19 February 2020
Don’t use test coverage as a target
Measuring test code coverage can be a useful technique for finding where the gaps are in your automated tests. The problem is that coverage is often used as a target, where it can be misleading, encourage the wrong behaviours and even distort development.
This is not to dismiss the importance of test coverage. Any new code written without tests should be regarded as incomplete. Ideally, you should be writing tests before implementing any functionality. The problem comes when arbitrary coverage targets are applied, especially to existing code bases.
What are we trying to measure?
Agile development tends not to throw up usable metrics for management teams to feed on. The focus on working software provides an intangible goal that tends to resist standardisation. Test coverage is one of those statistics that is often picked out as something that can be measured and therefore improved.
The problem is that code coverage itself does not measure anything useful.
A high coverage percentage might look good on a dashboard, but it does not measure the overall quality of the system, neither does it say anything about the overall performance of your testing effort. After all, you can reach very high coverage numbers with some very low-quality tests.
Setting code coverage targets does not enforce any good programmer behaviours. In fact, it can encourage some bad ones. If you want to nurture good engineering practices then you’re better off using a combination of coaching, training and techniques that enhance discipline, such as pair programming.
Engineers can usually be relied upon to find ways to game a set of targets. Coverage percentages tend to inspire anaemic tests that execute code without asserting anything meaningful. To the outside observer – and tools such as SonarQube – the code will appear “covered”, even though the test isn’t adding any value.
No tests can be better than bad tests. Writing unit tests can be a fine art. It’s easy to fall into the trap of over-abstraction where tests do little more than confirm a language’s control flow statements. A bloated test suite increases the amount of code under management and can slow down development, especially if fragile tests need to be rewritten in response to feature changes.
Each code base has different testing requirements. You can’t define a single, uniform target or compare coverage between different code bases. For example, a lot of code in monolithic applications does little more than moving data between different layers and may not be in urgent need of unit tests.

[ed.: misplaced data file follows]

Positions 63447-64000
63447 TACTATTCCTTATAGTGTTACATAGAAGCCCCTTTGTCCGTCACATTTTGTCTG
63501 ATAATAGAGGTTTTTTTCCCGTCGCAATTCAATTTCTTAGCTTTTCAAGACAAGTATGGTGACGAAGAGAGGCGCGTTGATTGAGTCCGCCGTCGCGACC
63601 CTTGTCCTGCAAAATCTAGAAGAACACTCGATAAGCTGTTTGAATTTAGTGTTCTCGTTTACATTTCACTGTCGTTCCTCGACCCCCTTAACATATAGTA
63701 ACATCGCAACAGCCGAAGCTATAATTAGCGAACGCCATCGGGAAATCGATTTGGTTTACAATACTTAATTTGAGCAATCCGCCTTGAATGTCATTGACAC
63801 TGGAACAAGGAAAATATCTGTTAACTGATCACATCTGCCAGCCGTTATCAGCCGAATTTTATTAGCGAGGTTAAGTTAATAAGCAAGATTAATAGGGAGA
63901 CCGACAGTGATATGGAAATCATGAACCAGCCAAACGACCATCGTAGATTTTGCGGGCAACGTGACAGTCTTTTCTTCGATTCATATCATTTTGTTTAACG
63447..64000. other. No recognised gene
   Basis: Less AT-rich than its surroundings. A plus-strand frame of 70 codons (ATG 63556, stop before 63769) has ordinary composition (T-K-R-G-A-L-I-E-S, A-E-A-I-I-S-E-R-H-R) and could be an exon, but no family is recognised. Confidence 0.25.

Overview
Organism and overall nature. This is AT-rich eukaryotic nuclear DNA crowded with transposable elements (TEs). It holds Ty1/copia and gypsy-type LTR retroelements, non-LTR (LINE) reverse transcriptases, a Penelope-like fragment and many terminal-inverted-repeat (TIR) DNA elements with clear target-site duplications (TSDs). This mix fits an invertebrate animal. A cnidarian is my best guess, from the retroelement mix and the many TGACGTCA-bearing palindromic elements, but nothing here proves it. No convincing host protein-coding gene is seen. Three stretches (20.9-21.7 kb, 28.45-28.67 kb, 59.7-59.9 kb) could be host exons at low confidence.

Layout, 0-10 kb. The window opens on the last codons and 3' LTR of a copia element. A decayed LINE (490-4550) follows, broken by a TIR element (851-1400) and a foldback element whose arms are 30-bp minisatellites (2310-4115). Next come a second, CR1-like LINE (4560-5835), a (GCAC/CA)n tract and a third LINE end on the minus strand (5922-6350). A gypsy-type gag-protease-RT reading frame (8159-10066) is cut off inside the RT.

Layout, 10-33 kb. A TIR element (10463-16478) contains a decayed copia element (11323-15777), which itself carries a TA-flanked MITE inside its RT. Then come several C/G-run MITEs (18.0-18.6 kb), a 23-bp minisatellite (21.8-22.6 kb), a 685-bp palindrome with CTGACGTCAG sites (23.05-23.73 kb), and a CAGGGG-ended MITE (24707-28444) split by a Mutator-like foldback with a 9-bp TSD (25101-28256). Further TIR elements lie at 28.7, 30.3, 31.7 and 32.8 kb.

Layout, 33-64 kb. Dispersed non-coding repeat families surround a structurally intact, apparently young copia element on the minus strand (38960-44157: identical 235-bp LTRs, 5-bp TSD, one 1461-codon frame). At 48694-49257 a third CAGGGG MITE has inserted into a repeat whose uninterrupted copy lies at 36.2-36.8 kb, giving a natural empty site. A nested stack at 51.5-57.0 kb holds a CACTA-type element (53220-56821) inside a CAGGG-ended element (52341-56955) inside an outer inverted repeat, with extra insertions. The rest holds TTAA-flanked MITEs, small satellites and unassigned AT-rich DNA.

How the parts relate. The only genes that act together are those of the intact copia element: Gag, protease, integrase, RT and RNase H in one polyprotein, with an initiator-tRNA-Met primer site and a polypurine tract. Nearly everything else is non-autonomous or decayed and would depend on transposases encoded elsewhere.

Applying tests to existing systems
Code coverage is particularly difficult for existing or legacy code bases.
Part of the challenge is in the nature of unit tests. They involve breaking down functionality into self-contained “units” that do not have any external dependencies. This is very difficult to apply to a legacy code base. If code has not been designed from the ground up to be unit testable then you will struggle to apply any meaningful tests retrospectively.
This is where chasing code coverage can become damaging as it distorts refactoring efforts towards “testability”. Some would argue that this is the optimal way to deal with legacy code. Indeed, it is pretty much the central tenant of Michael Flowers’ often cited book on working with legacy systems. If your code base doesn’t lend itself to this kind of refactoring, then you’re out of luck.
Applying tests to existing code bases is hard. It usually involves far more than disentangling a few external dependencies. Isolating code into meaningful units generally involves widespread re-organising of code that can quickly escalate into a major rewrite.
Remodelling a code base for test automation can consume any precious time a team is given to tackle technical debt. The quest for testability can become pathological so that other concerns are ignored or at least diminished, such as scalability, resilience and security. In this sense, the quest for code coverage can become counter-productive if teams are encouraged to forsake other concerns in pursuit of a coverage target.
What should we measure instead?
Rather than measuring test coverage, it makes more sense to measure the outcomes that improved coverage is supposed to influence. You’ve probably got enough tests when defects tend not to escape into production and the development team are confident about making changes without regression problems.
A more meaningful measure of quality might be found in the tracking of defects that escape into production. The rate of deployment can provide a practical view of the stability of the system, especially if regular hot-fixes or patches are being released. The overall time it takes features to make it into production can help to indicate whether development is being undermined by regression.
All of these provide a more direct indicator of development health. Code coverage can be a useful diagnostic tool to expose gaps in testing, but it just doesn’t mean anything without this more practical context.